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18th Edition Video Questions Answered

Posted by Michaela Elcoat on 13th November 2018

We recently published a video in partnership with Prysmian on Facebook. The video has had an immense response and there were a number of questions raised by viewers of varying levels of experience. So, we thought it a great idea to bring all of those questions together into one blog post.

If you want to know the key dates effecting you check out this blog post here.

1. When do the regulations come into effect?

From January 2019, this means electricians need to have gained the updated qualification by then.

2. What does it mean for RCD breakers and how do they work?

The RCD is broken into two devices with no overload protection, it also has a built in circuit breaker. An RCBO combines a circuit breaker characteristics with additional protection given by the residual current device (RCD), which in turn monitors the earth fault leakage. An RCD on its own will not offer overload protection.

3. Differences in Inspection & Testing?

Inspection is simply a visual assessment of the electrical installation, whereas testing involves using measuring equipment to verify it is safe to into a service.

4. How are the changes to the way the PFC is measured and the changes in the certificate?

Chapters 61, 62 and 63 have all been deleted and replaced by chapters 64 and 65. No major changes to our approach to inspection and testing except ring final circuit conductors now fall under the “continuity of conductors” regulation 643.2. Supply polarity 643.6 needs to verify before the system is energised. PFC 643.7.3.201 is still required at all relevant points of the installation and appendix 12 goes into further details of the requirements and features for domestic installations. Regarding the new model certificates in BS7671 a few new columns have been added to the schedules of test results such as a maximum circuit Zs value, insulation resistance test voltages applied and a column for AFDD for functions tests (if applicable). A few other details have changed in the EIC, EICR and the schedule of inspections. The biggest change has to be the minor works certificate where more information is now required.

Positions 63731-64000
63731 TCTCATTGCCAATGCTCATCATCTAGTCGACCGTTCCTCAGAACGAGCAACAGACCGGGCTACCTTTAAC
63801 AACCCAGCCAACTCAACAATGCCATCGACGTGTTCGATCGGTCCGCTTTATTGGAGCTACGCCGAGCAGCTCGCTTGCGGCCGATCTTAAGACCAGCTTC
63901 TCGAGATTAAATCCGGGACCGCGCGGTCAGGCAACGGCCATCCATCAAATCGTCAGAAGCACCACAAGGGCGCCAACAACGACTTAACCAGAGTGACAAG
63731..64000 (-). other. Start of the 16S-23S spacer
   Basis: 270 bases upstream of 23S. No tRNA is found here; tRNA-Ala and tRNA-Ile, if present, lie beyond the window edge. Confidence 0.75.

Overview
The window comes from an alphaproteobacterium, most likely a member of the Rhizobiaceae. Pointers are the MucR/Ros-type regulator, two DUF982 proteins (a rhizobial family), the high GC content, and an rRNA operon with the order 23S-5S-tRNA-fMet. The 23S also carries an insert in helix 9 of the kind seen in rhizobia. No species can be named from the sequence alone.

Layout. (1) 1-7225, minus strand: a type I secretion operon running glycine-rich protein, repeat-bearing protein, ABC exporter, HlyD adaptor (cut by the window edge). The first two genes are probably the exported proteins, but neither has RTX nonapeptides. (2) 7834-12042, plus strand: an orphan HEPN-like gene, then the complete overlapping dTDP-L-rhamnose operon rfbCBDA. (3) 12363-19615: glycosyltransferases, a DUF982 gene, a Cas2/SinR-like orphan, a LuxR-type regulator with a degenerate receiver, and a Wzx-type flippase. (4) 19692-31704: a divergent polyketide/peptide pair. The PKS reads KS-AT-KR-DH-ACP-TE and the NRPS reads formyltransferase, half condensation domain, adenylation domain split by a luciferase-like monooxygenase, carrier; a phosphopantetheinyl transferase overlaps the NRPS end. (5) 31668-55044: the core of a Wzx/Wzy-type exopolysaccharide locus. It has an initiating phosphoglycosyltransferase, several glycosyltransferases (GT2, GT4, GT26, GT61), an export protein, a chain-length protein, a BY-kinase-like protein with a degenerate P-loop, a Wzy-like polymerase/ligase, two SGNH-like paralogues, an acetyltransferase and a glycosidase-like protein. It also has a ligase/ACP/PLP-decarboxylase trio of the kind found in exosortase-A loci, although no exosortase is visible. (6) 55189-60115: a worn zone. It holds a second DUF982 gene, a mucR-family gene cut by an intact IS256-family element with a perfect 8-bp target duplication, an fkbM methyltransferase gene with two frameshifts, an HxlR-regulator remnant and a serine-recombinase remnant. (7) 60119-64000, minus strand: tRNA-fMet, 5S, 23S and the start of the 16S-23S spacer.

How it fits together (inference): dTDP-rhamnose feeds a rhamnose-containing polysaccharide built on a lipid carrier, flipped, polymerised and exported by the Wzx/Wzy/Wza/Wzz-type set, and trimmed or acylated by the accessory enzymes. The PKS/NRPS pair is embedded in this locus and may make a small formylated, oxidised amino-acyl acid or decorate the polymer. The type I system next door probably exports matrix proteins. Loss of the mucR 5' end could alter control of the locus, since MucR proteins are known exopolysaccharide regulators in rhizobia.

5. Why are the regulations updated so often?

The regulations are updated so often due to innovation and new and emerging technologies. The UK is a member is of Cenelec, a European committee who set the standards for electro technology which we are legally obligated to abide by. The likelihood is, we will remain in this commission post Brexit. The BSI (British Standards Institution) and IET (Institution of Engineering and Technology) play a part in setting the new regulations. The IET collate new information and write the latest regulations and the BSI publish the documents.

6. When can we expect the 19th edition?

The likelihood is the first amendment will go ahead in approximately three years. Generally, looking at past editions a new edition will be published every 10 years.

7. Will the UK introduce flat twin and CPS with all conductors the same size and all insulated throughout their length?

The uninsulated CPS cable design developed and used in the UK for many years and we are unaware of any interest in changing it.

8. Are ‘YY type’ cables allowed for fixed installations?

In BS7671, it states all equipment we install should have a BS or BSEN specification standard. YY type cables have no specification, BS or EN so their use is discouraged. Technically this would be a departure from the BS7671 and must be recorded accordingly.

9. Are AFDD – Arc fault detection devices recommended?

In section 421.47 the Arc Fault is only recommended for providing additional safety against fire. However, it isn’t necessarily required for domestic properties but could be useful in the following types of premises:

- Any type of sleeping accommodation

- Fire propagating structures

- Properties such museums and art galleries with irreplaceable goods in

An AFDD will identify any Arc faults and they will isolate the circuit if any arc faults are detected to prevent fire.

10. SPD’s – what are they?